That seems reasonable, as far as it goes (as I understand it, lift varies with the wing area, but with the square of the air speed), but this is... not so great:
The big wings, it seems, don't move, but are stretched tight to give support. 'Experiment has convinced me,' the inventor explained, 'that the wing motion is necessary to artificial flight. The Maxim machine, which has just been completed, is worked by screws, and tests of it show that there is an enormous waste of power through 'slip' -- which you avoid, of course, with wing-propellers. In that way Maxim lost about 141 per cent, of his power; while in my machine all the power is given back to me by the rebound of air from the downstroke [...]' 2
So it seems that Gordon's flying machine was a variety of ornithopter; the big wings are fixed and provide lift, but the 'wing-propellers', the relatively small (8ft) paddles sticking out the side of the fuselage in the drawing above, flap up and down. They look like they might be angled or scooped, to provide forward thrust? Hmmm. And with a power-to-weight ratio of only 0.0062 (a quarter of that of the Wright Flyer), well, I'm not convinced.
Gordon spoke of his plans to fly the machine off 'a little inclined tramway to be put up on a sloping cliff somewbere on the harbor shore', without a passenger (though he is very insistent on the point that, unlike Maxim's flying machine, this one cannot capsize). 2 This is basically what happened at Chowder Bay on Boxing Day -- as advertised above -- but it seems that Gordon was not actually involved in that fiasco. 4 A couple of days later, he spoke to the Evening News and claimed that 'A fortnight or so before Boxing Day [...] he withdrew entirely from the enterprise on account of the impossible conditions offered to him', and moreover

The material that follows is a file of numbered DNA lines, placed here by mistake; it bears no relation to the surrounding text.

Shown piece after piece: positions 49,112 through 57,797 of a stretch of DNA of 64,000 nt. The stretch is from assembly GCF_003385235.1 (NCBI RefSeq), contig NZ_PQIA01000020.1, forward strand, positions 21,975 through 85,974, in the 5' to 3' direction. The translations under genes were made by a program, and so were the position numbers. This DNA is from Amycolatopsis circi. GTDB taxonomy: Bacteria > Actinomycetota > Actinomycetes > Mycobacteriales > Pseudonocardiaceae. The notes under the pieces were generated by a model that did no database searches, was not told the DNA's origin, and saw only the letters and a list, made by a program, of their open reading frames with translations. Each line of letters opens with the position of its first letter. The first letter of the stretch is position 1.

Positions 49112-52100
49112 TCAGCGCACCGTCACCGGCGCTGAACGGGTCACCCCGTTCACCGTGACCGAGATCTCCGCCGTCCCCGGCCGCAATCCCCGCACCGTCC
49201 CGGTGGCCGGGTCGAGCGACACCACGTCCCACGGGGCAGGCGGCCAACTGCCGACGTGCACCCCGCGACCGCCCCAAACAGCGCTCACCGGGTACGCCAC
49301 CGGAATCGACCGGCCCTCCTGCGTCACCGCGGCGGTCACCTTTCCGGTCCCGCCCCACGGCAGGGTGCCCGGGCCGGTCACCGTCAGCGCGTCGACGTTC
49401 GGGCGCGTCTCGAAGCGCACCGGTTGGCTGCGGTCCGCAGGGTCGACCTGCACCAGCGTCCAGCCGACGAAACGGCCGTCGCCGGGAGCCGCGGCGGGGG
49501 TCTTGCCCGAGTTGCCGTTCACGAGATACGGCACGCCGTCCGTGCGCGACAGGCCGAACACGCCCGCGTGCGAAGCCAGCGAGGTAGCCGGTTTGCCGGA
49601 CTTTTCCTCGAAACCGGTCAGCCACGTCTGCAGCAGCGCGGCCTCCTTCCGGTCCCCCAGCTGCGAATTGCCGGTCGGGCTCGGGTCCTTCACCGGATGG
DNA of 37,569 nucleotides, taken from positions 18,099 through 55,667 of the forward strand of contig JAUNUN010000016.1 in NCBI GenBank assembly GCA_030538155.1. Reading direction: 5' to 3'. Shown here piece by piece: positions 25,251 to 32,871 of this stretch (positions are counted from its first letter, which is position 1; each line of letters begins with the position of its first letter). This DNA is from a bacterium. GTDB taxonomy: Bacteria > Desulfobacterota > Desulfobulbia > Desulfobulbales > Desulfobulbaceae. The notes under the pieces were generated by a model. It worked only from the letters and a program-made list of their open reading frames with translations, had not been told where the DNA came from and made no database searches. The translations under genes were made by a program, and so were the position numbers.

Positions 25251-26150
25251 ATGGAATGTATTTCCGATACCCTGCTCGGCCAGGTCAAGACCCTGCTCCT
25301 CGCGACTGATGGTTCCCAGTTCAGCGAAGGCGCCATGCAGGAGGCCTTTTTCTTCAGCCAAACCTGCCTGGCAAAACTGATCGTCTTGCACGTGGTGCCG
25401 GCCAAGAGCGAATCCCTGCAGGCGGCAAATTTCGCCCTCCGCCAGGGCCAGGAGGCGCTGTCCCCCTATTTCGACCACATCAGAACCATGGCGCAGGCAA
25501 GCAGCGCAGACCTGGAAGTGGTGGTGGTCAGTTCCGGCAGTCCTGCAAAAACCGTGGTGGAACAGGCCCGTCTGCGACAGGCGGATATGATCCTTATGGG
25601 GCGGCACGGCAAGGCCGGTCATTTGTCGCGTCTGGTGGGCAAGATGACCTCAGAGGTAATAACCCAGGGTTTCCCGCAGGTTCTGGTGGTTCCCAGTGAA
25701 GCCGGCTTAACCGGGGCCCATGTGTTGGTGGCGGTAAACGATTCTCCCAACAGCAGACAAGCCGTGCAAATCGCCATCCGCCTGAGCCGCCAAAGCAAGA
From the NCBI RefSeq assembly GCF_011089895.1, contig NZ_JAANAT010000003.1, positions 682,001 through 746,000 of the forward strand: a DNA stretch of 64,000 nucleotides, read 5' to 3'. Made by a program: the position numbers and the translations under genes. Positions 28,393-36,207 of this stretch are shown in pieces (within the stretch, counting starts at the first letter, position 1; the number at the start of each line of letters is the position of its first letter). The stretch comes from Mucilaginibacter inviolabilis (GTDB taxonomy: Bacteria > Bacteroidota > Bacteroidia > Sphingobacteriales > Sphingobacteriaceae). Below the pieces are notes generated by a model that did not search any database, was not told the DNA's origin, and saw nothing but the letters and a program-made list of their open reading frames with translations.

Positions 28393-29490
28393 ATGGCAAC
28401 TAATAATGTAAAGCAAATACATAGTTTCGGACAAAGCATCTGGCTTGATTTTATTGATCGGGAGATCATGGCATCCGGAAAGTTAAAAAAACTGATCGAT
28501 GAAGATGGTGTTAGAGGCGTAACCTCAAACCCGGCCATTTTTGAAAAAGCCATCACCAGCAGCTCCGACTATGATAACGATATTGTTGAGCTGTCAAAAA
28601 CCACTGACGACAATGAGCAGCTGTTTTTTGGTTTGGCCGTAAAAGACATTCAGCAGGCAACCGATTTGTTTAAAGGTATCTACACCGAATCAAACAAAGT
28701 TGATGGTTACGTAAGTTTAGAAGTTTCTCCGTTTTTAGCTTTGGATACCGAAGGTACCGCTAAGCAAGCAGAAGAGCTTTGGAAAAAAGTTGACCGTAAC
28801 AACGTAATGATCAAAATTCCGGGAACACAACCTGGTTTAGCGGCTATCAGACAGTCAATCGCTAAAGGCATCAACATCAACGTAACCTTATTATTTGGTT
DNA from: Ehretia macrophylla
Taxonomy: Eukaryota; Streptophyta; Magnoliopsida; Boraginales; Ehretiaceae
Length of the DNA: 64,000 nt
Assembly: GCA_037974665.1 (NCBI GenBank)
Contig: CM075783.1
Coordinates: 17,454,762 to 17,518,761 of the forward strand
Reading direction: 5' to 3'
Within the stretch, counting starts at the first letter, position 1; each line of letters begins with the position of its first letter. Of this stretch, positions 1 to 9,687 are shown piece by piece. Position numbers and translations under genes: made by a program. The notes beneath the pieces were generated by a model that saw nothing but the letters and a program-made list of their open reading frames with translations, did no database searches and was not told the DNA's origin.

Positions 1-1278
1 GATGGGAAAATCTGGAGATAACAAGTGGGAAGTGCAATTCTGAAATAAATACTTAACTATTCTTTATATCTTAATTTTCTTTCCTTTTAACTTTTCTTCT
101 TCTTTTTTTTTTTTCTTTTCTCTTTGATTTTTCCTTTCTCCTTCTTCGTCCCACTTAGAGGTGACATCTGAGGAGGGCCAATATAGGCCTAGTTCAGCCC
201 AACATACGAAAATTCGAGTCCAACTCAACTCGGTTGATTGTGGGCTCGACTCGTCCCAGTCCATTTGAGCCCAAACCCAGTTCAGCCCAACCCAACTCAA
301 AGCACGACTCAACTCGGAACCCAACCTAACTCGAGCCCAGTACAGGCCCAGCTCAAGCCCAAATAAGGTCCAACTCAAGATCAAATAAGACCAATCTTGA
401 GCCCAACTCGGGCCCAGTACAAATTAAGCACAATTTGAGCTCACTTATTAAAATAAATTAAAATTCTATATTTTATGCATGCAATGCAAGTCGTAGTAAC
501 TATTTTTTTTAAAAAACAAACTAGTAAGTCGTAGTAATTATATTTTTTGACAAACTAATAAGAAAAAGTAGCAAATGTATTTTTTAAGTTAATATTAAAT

(1) there was no trial -- no attempt at a trial -- made; (2) no steam was up and the machinery was not in motion when the 'ship' was started down the tramway; (3) that the situation selected for the tramway was notoriously a bad one; and (4) that the conditions under which the alleged trial was made naturally foredoomed the attempt to ignominious failure, even had the engine being [sic] working the wings. 5
Speaking 'very strongly on the matter', Gordon added that
A dead horse [...] could not be expected to jump a fence; and the conditions under which the so-called trial was made were analogous to his parallel. Certainly a dead horse could be lifted over a fence and dumped down on the other side, but no just person would assert that the horse had tried to jump the fence and only succeeded in falling on the other side. 2
It looks like whatever deal Gordon made to finance his machine -- presumably including the exhibition behind the Lyceum as well as the launch at Chowder Bay -- fell through for some reason, and he lost control of the machine and the trial, which is why he wasn't even named in the press coverage. ('Daedalus Diddled', indeed.) The exhibitors presumably had nothing to lose and went ahead with the spectacle of dumping the machine into the sea. A shame for Gordon, but even if it had enough power, this thing would never have flown.
But this wasn't the end of Gordon's aeronautical endeavours, nor even the beginning -- of which more in another post!